Save a photo shoot and interview with People magazine after the birth of their son, Weiner and Abedin have maintained a relatively low profile and said very little about the Twitter scandal. So, an official account of how Weiner got so wrapped up in social media has never been detailed. The part comes out in the profile (emphasis added):
“Part of the challenge of getting to the bottom of it for me,” he said, “is that I viewed it as so frivolous that it didn’t spark a lot of, like, ‘O.K., I started doing it on this day’ or ‘O.K., now I’m crossing a Rubicon.’ For a thoughtful person, it’s remarkable how little thought I really gave to it until it was too late. But I think a lot of it came down to: I was in a world and a profession that had me wanting people’s approval. By definition, when you are a politician, you want people to like you, you want people to respond to what you’re doing, you want to learn what they want to hear so you can say it to them. Twitter and Facebook allowed for me — not only could I go to a town-hall meeting or a senior center or in front of the TV camera, but now I could sit and hear what people were saying all around. Search your name on Google, begat read comments on your Facebook page, begat looking at what people are saying about you on Twitter, to then trying to engage them. ‘Oh, you should like me!’ ‘No, that’s wrong!’ or ‘Thank you very much!’ And it just started to blur into this desire to engage in it all the time. Someone stops me in the airport and says, ‘Wow, you’re amazing.’ Well, O.K., now, at 2 o’clock in the morning, I can come home from playing hockey and I can find someone saying, ‘Oh, that was great’ or ‘You’re an idiot.’ So somewhere in there it got to a place where I was trying to engage people in nothing about being a politician. Or sometimes it would start out about politics and then, ‘You’re a great guy.’ ‘Oh, thanks, you’re great, too.’ ‘I think you’re handsome.’ ‘Oh, that’s great.’ And there just wasn’t much of me who was smart enough, sensitive enough, in touch with my own things, understanding enough about the disrespect and how dishonorable it was to be doing that. It didn’t seem to occupy a real space in my feelings. I think it would be pretty surprising to a lot of people: What was he thinking?” He scrunched up his face and shoulders. “I wasn’t really thinking. What does this mean that I’m doing this? Is this risky behavior? Is this smart behavior? To me, it was just another way to feed this notion that I want to be liked and admired.”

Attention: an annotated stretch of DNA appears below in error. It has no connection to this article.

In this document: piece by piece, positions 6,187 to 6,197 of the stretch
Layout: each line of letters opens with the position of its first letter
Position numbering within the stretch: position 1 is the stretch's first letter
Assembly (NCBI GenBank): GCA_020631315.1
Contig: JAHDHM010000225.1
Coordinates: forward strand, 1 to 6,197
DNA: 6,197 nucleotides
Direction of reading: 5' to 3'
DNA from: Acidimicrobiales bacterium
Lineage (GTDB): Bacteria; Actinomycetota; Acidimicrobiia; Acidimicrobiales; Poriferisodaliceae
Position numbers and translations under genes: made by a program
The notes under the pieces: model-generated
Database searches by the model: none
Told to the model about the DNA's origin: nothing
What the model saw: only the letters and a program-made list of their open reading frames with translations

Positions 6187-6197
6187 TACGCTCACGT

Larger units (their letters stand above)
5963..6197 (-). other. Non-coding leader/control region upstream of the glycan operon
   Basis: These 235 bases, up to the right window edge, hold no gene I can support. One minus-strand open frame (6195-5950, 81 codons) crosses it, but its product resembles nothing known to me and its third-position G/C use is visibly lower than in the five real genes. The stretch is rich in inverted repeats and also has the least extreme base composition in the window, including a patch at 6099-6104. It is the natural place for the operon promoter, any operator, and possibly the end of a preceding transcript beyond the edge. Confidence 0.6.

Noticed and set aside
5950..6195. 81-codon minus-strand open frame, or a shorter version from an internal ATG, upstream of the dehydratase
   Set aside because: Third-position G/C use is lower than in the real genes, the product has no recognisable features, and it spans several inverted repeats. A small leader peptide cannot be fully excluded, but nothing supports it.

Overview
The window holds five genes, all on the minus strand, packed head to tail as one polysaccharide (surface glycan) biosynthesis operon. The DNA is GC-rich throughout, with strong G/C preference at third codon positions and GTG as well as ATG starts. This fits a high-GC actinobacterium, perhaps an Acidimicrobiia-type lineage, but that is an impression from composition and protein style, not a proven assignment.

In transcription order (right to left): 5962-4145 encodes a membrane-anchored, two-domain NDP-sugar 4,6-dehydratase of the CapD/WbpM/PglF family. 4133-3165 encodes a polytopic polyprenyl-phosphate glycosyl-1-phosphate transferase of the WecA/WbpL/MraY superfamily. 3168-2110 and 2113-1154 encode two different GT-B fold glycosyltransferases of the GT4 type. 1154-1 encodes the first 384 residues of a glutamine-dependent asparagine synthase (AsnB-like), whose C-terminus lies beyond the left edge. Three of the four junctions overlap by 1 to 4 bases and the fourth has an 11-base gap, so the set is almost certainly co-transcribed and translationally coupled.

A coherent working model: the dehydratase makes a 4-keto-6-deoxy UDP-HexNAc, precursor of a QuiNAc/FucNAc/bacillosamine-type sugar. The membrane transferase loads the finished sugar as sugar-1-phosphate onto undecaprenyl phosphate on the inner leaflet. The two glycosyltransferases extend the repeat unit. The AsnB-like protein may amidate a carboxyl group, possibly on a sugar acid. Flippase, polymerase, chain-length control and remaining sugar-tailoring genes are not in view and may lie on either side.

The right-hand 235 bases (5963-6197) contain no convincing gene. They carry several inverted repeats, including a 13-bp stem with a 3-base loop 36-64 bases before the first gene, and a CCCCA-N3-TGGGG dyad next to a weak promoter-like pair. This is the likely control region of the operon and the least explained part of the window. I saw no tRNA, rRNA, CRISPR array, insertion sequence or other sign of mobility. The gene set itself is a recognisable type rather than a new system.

Weiner enrolled in therapy after the scandal broke out. There, he learned he doesn't have a sex addiction or any of "the easy stuff," as he calls it. "She didn’t tell me: ‘You have a sex addiction! You were abused as a child!’ None of that stuff, which in a lot of ways, I’d kind of prefer.” He says in the piece. “It’s an easy explanation that people intuitively get.”
Lastly, some more tears on how things now have "perspective" and he's working to "get it right" this time:
“[I]n the confines of our home and our relationship and our parenting this child and our love for each other — she said she wanted to get through it, she wanted not to conflate the giant international news story with the two people who were involved in it. And a lot of women couldn’t do that. And Jordan has given us a lot of perspective. We have to deal with this a lot. It’s not behind us. It kind of bubbles around and comes up in different ways. But she’s, um. . . .” Here, he paused and took a deep breath and started to cry. “She’s given. . . .” He stopped again, could barely get the words out. “She’s given me another chance. And I am very grateful for that. And I’m trying to make sure I get it right.”
Read the full profile here.